Future development of enzalutamide (MDV3100) in prostate cancer


While we wait for the U.S. Food and Drug Administration (FDA) to decide whether to approve MDV3100 for the treatment of men with metastatic, castration-resistant prostate cancer (mCRPC) that has progressed after docetaxel-based chemotherapy, it is worth reviewing the significant range of other trials now in place to explore the potential utility of enzalutamide earlier (and perhaps even later) in the evolution of prostate cancer.

The following is a list of the ongoing, key trials of enzalutamide of which we are currently aware, together with a brief comment on the objective of each trial and a link to more information about each trial on the ClinicalTrials.gov web site:

  • A new Phase II  study, that should soon be enrolling patients, has been designed to investigate the safety and efficacy of enzalutamide in men with symptomatic, chemotherapy-naïve, mCRPC (i.e., men who are likely to have slightly more advanced disease than those in the PREVAIL trial referred to immediately below). We believe that this is the so-called ASPIRE trial that is referred to in a recent media release from Medivation, and is an an open-label study intended to evaluate the effects of enzalutamide in about 150 men who are theoretically eligible to receive chemotherapy but have chosen not to do this.
  • The PREVAIL study, which was initiated some time ago, is a randomized, double-blind, multi-center, placebo-controlled Phase III clinical trial designed to see whether enzalutamide is better than a placebo in extending the survival of chemotherapy-naïve patients with mCRPC. According to media releases from Medivation and Astellas, this trial is now fully enrolled (which means that the information about this trial on the Clinical Trials.gov web site needs to be updated).
  • The TERRAIN trial, which is being conducted primarily in Europe) is a randomized, double-blind, multi-center, Phase II trial designed to test the efficacy and safety of enzalutamide compared to bicalutamide (Casodex) in men with metastatic prostate cancer already controlled by either bilateral orchiectomy (surgical castration) or ongoing androgen deprivation therapy with an LHRH agonist or an LHRH antagonist at a stable dose; in other words, is enzalutamide better than a traditional antiandrogen when added to simple ADT?
  • The Phase II STRIVE trial is a relatively new, randomized, double-blind, multi-center clinical study of the efficacy and safety study of enzalutamide (160 mg/day) compared to bicalutamide (50 mg/day) in men with recurrent prostate cancer who have serologic and/or radiographic disease progression subsequent to primary androgen deprivation therapy (ADT).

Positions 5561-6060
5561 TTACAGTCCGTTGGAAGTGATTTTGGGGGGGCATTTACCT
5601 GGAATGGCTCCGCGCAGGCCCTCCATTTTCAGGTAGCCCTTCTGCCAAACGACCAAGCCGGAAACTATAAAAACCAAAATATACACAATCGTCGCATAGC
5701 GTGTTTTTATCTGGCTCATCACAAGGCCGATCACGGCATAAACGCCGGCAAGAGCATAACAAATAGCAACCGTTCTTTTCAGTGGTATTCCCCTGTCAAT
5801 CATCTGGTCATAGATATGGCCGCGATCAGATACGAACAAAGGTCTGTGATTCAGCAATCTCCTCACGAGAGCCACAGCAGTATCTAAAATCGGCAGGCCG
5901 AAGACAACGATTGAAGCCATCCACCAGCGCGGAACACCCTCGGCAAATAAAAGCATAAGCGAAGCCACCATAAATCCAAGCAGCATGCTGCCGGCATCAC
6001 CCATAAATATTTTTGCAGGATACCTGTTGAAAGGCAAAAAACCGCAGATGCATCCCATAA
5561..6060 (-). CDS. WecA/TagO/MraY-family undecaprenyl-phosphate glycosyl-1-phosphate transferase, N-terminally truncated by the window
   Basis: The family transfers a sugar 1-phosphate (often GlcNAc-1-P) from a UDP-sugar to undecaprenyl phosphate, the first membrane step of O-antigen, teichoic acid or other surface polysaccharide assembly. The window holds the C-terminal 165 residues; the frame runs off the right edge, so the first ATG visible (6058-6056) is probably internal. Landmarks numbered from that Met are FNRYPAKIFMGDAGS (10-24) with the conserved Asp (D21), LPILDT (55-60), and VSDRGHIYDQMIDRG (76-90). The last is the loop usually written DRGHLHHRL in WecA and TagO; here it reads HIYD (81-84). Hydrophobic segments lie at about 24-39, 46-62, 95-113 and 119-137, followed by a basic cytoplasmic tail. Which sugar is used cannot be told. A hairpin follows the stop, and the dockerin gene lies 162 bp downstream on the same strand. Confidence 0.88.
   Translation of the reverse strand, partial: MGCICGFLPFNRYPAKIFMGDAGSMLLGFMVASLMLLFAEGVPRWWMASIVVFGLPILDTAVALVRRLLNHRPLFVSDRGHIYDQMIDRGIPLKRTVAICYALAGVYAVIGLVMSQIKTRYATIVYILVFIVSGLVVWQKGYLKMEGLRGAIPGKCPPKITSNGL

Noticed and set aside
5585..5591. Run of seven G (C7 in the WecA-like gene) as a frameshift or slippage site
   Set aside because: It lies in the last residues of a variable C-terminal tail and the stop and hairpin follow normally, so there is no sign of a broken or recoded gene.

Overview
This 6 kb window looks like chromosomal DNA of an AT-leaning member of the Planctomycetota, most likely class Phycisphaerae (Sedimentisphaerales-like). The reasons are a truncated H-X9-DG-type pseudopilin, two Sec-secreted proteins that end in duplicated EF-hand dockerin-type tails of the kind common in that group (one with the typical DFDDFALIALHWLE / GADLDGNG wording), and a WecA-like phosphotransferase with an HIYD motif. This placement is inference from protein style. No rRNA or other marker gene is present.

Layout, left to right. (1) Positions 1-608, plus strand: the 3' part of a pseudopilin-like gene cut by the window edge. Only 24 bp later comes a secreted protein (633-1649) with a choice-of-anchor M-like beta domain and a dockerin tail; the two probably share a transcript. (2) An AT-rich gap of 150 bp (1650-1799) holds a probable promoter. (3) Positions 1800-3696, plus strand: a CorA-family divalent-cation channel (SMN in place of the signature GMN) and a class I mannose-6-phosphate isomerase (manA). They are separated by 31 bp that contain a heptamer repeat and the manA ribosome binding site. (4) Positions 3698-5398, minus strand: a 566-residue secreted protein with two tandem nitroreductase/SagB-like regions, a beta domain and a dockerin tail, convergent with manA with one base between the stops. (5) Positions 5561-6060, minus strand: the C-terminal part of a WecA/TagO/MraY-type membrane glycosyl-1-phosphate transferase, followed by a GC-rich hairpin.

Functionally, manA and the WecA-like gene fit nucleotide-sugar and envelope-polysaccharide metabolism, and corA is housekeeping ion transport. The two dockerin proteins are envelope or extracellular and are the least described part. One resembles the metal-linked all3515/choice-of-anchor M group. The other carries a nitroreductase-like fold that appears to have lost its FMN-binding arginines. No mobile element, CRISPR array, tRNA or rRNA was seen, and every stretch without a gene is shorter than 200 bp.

• A preliminary, 50-patient, randomized, Phase II trial is being carried out at four centers in the USA to investigate whether so-called “triplet therapy” (with enzalutamide + leuprolide + dutasteride) or enzalutamide alone can potentially improve post-surgical pathologic outcomes when administered as neoadjuvant therapy for 6 months prior to radical prostatectomy in men with localized prostate cancer.

There are also additional trials of enzalutamide being conducted in the treatment of very late stage disease:

  • The expanded access trial (now being carried out at 28 centers in the USA) is now making enzalutamide available (prior to product approval) to eligible patients with mCRPC who have already been treated with docetaxel-based chemotherapy.
  • A 60-patient, Phase II clinical trial being carried out exclusively at the M. D. Anderson Cancer Center in Houston is testing the safety and tolerability of enzalutamide + abiraterone acetate + prednisone in men with mCRPC in their bones.

Other trials that we might reasonably expect to see in the future (assuming that there are no setbacks to the development of enzalutamide for use in earlier stages of prostate cancer) include:

  • A trial of enzalutamide + an LHRH agonist + radiation therapy in men with locally advanced prostate cancer (possibly as compared to an LHRH agonist + an antiandrogen + radiation therapy or as compared to just enzalutamide + radiation therapy)
  • A trial of enzalutamide alone as second-line therapy for men with progressive disease after standard forms of first-line therapy like radiation or radical surgery
  • A trial of enzalutamide alone in older men with intermediate-risk (and perhaps high-risk) disease who wish to avoid standard forms of first-line therapy like radiation or surgery but would rather “do something” as opposed to just waiting until standard ADT was required.

Of course, the key trial that many in the prostate cancer community already want to see is a head-to-head trial of enzalutamide alone vs. standard ADT (e.g., 2 weeks of antiandrogen therapy to prevent testosterone flare followed by continuous LHRH agonist therapy) in men who are either newly diagnosed with advanced prostate cancer or men who have progressive disease after prior therapy. Unfortunately, this is a trial that may not happen for a while, because failure in such a trial may represent a significant business risk for the developers and marketers of enzalutamide. On the other hand, success in such a trial would represent a massive business opportunity.

2 Responses

  1. My husband is in the PREVAIL trial. His last scans indicated that the spot on his hip bone was now benign … This is a miracle.
    D.

  2. Happy New Year Diane!

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